A Wrenching Dilemma
The Jazz Singer is Alan Crosland’s film adaptation of a play by the same name written by Samson Raphaelson, a prominent Hollywood screenwriter. The play was based on a short story by Raphaelson called “Day of Atonement,” which had appeared in Everybody’s Magazine in January 1922. Jack Robin, formerly Jakie Rabinowitz, hails from a dynasty of Jewish cantors. He dreams of breaking the mold and making a name for himself in the nightclubs and concert halls frequented by the younger generation. His spirit chafes at the traditional melodies of the synagogue, yearning to express itself in the freedom of jazz. In the film, Jakie is played by Al Jolson, born Asa Yoelson, a well-known entertainer and himself a cantor’s son. Jakie’s father pressures him to abandon his newfound love and remain within the Jewish community. Sold on jazz, convinced that it captures the spirit of the age, Jakie leaves home.
Years later, the long-lost son is summoned to his father’s deathbed. On Yom Kippur eve, Jakie’s parents and their entire community beg him to sing the Kol Nidrei prayer in the synagogue that evening instead of his father. But that evening is the opening night of a show that could be the long-awaited turning point in Jakie’s career. Torn between his family, his Jewish identity, and the American individualism on which he’s built his life, Jakie has to choose.
The Jazz Singer is a journey between identities. It begins with the Jewish community’s attempt to imbue young Jakie with traditional values. These Jews expect him to play his part, dutifully passing the torch of faith and tradition to the next generation. Aware that by succumbing to the temptations of the outside world, he could sever his connection to his roots forever, Jakie risks becoming a stranger to his own family. For Raphaelson, the greatest pull of tradition was the warm embrace of the Jewish home. As Tevye the milkman says in Fiddler on the Roof, “Because of our traditions, every one of us knows who he is, and what God expects him to do.” Secure in that knowledge, “every one of us is a fiddler on the roof, trying to scratch out a pleasant, simple tune without breaking his neck.”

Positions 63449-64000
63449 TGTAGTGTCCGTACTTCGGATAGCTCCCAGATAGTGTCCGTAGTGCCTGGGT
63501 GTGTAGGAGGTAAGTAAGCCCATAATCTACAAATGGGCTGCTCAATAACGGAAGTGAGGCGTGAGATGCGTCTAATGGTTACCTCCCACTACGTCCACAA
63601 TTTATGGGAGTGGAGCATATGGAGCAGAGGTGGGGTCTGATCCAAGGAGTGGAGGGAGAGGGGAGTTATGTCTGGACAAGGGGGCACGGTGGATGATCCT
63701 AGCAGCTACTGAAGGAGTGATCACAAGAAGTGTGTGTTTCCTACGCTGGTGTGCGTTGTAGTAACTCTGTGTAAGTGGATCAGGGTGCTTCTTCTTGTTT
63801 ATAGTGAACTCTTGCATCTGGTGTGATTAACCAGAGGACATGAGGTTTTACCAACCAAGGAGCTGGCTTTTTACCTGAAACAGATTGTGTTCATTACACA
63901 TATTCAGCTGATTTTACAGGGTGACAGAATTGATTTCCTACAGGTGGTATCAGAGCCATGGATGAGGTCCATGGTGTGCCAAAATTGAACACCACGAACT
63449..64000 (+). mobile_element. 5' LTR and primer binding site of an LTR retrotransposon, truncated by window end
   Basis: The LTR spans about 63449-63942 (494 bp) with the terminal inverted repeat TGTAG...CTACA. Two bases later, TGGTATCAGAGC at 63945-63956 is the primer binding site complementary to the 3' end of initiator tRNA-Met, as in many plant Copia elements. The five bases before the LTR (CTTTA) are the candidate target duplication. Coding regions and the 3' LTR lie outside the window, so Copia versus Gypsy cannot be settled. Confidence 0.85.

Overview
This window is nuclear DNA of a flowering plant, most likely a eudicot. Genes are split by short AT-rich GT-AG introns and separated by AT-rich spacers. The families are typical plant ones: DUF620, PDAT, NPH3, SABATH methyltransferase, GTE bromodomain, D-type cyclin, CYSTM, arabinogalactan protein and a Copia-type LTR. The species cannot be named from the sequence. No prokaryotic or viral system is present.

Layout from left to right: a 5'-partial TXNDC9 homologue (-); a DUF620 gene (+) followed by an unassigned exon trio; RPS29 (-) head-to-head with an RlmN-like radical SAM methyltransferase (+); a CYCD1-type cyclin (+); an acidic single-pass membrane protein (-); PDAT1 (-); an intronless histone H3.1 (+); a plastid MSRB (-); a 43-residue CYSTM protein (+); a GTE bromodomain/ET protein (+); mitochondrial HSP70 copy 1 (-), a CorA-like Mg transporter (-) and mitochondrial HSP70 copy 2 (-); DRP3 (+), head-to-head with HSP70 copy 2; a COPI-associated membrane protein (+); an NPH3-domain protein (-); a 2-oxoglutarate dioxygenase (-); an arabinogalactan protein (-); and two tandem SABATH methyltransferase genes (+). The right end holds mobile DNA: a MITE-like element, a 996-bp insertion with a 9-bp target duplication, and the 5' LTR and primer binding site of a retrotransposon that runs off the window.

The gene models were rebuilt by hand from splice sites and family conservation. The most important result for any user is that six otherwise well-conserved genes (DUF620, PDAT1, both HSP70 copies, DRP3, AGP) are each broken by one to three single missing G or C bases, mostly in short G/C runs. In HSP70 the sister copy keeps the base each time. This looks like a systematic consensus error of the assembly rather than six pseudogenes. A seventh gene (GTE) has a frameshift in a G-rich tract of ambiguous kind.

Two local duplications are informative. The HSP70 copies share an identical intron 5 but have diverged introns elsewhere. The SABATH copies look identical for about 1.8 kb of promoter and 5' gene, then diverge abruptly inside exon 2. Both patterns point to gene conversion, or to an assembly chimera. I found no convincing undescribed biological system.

Jakie’s problem is that the “pleasant, simple tune” is no longer enough. He is drawn to the world beyond his community, where each individual defines himself, making the collective irrelevant. With Judaism no longer a liability, he has no need for the warmth of a support group. The community’s sheltering wings are suffocating, preventing him from spreading his own. Yet anxious as he is to break away from Judaism, when it comes to cutting his ties to his father, and particularly his mother, he hesitates. Traditional ideals may seem meaningless in the modern world, but everyone needs a home and a family. How can he throw away the trappings of religion without losing his family, the kernel of his being?
Staring Back from the Mirror
One of the film’s most poignant scenes occurs on the eve of the Day of Atonement, just as dress rehearsals for Jakie’s opening night performance are to begin. Sitting in his dressing room, Jakie is wracked with indecision. The soundtrack plays several notes of Al Jolson’s hit song “Mammy,” and Jakie’s gaze settles on a photograph of his mother on the table. His beloved Mary enters the dressing room and sees the grief in her lover’s eyes. She realizes he’s worried about his father. Jakie tells her how torn he is, adding, “I don’t really belong there – here’s where I belong, on Broadway. But there’s something in the blood that sort of calls you – something apart from this life.” Mary nods understandingly but reminds him: “No matter how strong the call, this is your life.”
Jakie rises determinedly and starts making up for the show. In the mirror, he sees the synagogue as he imagines it. The soundtrack, too, reflects his thoughts, playing the familiar notes of Kol Nidrei. He bangs his fist on his chest, as is customary when saying the confessional prayer of Yom Kippur. “The Day of Atonement is the most solemn of our holy days,” he bursts out, “and the songs of Israel are tearing at my heart!” His girlfriend tries to save him from his anguish. “Your career is the place God has put you. Don’t forget that, Jack,” she reminds him. He agrees, adding, “My career means more to me than anything else in the world.” “Even more than me?” she asks. “Yes,” he answers, “even more than you.” Her winning smile proves that she has made her point. “Then don’t let anything stand in your way!” she says. “Not even your parents, not me, not anything!”